DeAndre Washington

Why jumping into Black Hole is so unforgettable for Raiders players

Why jumping into Black Hole is so unforgettable for Raiders players

Raiders running back Jalen Richard drifted into the left flat and caught a screen pass from quarterback Derek Carr a few yards from pay dirt. Three receivers were engaged and blocking well before him, allowing Richard to squiggle through traffic and into Oakland Coliseum’s southern end zone.

It was a big moment for the 2016 Raiders, looking to enhance playoff positioning with a Week 16 home win over Indianapolis. It was a big moment for Richard, an undrafted rookie who found himself a major contributor in a playoff push. He didn’t stop to celebrate with his teammates. No way, not after his first touchdown in the East Bay.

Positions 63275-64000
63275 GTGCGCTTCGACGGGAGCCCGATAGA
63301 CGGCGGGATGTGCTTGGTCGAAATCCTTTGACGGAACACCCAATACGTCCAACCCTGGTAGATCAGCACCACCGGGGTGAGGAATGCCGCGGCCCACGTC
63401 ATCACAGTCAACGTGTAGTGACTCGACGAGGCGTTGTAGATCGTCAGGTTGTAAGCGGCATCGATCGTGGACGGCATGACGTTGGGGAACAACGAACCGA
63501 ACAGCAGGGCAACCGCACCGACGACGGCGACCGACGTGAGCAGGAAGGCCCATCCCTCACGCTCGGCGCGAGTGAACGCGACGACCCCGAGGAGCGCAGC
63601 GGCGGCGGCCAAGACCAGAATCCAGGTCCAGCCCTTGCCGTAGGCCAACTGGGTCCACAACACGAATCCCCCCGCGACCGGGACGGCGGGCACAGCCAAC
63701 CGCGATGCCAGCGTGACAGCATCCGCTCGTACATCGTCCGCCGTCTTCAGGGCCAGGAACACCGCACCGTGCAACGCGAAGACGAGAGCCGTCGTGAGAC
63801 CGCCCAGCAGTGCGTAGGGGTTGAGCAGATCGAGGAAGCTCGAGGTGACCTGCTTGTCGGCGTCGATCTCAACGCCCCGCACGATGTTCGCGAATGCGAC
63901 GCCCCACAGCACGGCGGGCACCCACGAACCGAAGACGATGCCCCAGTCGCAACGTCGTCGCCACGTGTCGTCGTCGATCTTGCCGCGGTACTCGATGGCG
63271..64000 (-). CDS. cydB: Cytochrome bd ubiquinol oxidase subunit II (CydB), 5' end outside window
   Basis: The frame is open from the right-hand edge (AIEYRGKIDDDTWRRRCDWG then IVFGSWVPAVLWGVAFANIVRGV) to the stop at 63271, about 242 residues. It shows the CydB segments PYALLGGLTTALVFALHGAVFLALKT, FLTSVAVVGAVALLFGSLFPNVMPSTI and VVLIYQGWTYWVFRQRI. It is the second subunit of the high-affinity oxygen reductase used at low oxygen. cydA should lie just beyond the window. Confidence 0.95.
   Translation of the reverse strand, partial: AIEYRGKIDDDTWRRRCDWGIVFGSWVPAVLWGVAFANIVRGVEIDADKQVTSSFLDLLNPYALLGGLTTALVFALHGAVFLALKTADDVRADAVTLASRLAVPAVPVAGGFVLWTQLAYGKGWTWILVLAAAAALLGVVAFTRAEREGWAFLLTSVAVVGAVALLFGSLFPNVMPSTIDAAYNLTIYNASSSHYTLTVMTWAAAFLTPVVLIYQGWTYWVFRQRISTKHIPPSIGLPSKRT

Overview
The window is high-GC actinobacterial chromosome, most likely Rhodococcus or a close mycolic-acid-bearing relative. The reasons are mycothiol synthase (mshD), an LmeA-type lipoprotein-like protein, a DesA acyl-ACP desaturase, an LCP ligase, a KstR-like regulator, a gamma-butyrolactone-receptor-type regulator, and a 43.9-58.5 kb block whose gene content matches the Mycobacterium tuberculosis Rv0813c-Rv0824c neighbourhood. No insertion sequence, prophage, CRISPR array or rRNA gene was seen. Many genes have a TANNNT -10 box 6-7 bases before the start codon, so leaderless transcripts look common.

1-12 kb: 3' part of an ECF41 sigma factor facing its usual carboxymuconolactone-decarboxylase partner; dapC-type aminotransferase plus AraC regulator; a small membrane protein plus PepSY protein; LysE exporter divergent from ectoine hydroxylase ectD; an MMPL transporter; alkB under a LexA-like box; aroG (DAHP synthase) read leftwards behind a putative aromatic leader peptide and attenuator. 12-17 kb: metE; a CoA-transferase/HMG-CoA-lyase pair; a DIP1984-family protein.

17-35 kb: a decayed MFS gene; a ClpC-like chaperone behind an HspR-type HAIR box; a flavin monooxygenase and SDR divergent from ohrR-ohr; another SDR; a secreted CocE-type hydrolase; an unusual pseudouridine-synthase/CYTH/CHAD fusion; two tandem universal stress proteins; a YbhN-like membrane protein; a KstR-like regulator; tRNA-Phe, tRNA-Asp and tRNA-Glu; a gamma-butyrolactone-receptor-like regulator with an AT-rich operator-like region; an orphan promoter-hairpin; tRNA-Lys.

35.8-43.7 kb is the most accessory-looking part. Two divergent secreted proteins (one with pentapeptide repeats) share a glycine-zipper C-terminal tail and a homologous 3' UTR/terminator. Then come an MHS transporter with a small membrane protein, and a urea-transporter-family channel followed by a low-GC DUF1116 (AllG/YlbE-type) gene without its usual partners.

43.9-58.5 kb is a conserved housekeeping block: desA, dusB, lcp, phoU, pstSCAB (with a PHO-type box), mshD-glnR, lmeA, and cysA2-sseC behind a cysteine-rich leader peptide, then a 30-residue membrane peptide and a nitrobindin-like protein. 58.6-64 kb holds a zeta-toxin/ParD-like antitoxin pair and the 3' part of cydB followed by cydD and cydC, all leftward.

There was tradition to uphold. Richard made a beeline for the Black Hole.

“It was definitely planned,” Richard said. “I thought they looked like they were turnt up. Everybody was faded and having a blast. I knew I had to do it.”

It’s a rite of passage for Raiders skill players fortunate enough to score near a notoriously rabid fan section.

“Sometimes I plan on it, and other times it just happens,” Raiders running back DeAndre Washington said. “Once you get in the end zone, your adrenaline is going and you’ve got 60,000 people screaming for you to come get that love. They always embrace you. It’s one hell of a feeling. I would advise anybody who scores to try it at least once."

Jumping into the Black Hole isn’t new. Running back Napoleon Kaufman was first to do it in the mid-1990s -- the Raiders moved back to Oakland in 1995 -- as the Black Hole was established and growing in size and notoriety.